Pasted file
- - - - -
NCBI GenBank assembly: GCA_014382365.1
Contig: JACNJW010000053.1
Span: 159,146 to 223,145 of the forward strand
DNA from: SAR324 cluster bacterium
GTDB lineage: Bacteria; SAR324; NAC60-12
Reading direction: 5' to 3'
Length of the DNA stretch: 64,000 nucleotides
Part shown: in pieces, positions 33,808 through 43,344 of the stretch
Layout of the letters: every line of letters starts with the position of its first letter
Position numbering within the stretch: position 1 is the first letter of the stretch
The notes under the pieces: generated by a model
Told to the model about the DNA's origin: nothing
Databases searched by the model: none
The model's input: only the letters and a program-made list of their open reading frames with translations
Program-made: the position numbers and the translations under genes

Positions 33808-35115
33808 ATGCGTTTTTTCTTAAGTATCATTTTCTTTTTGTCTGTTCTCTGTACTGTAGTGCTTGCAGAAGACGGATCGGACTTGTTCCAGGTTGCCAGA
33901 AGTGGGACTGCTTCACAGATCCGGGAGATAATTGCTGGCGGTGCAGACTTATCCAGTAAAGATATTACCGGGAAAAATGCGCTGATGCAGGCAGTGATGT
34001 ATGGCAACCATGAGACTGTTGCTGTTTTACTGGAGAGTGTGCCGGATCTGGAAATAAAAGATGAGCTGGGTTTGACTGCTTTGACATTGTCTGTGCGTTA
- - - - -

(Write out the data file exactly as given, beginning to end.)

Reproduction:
NCBI GenBank assembly: GCA_014382365.1
Contig: JACNJW010000053.1
Span: 159,146 to 223,145 of the forward strand
DNA from: SAR324 cluster bacterium
GTDB lineage: Bacteria; SAR324; NAC60-12
Reading direction: 5' to 3'
Length of the DNA stretch: 64,000 nucleotides
Part shown: in pieces, positions 33,808 through 43,344 of the stretch
Layout of the letters: every line of letters starts with the position of its first letter
Position numbering within the stretch: position 1 is the first letter of the stretch
The notes under the pieces: generated by a model
Told to the model about the DNA's origin: nothing
Databases searched by the model: none
The model's input: only the letters and a program-made list of their open reading frames with translations
Program-made: the position numbers and the translations under genes

Positions 33808-35115
33808 ATGCGTTTTTTCTTAAGTATCATTTTCTTTTTGTCTGTTCTCTGTACTGTAGTGCTTGCAGAAGACGGATCGGACTTGTTCCAGGTTGCCAGA
33901 AGTGGGACTGCTTCACAGATCCGGGAGATAATTGCTGGCGGTGCAGACTTATCCAGTAAAGATATTACCGGGAAAAATGCGCTGATGCAGGCAGTGATGT
34001 ATGGCAACCATGAGACTGTTGCTGTTTTACTGGAGAGTGTGCCGGATCTGGAAATAAAAGATGAGCTGGGTTTGACTGCTTTGACATTGTCTGTGCGTTA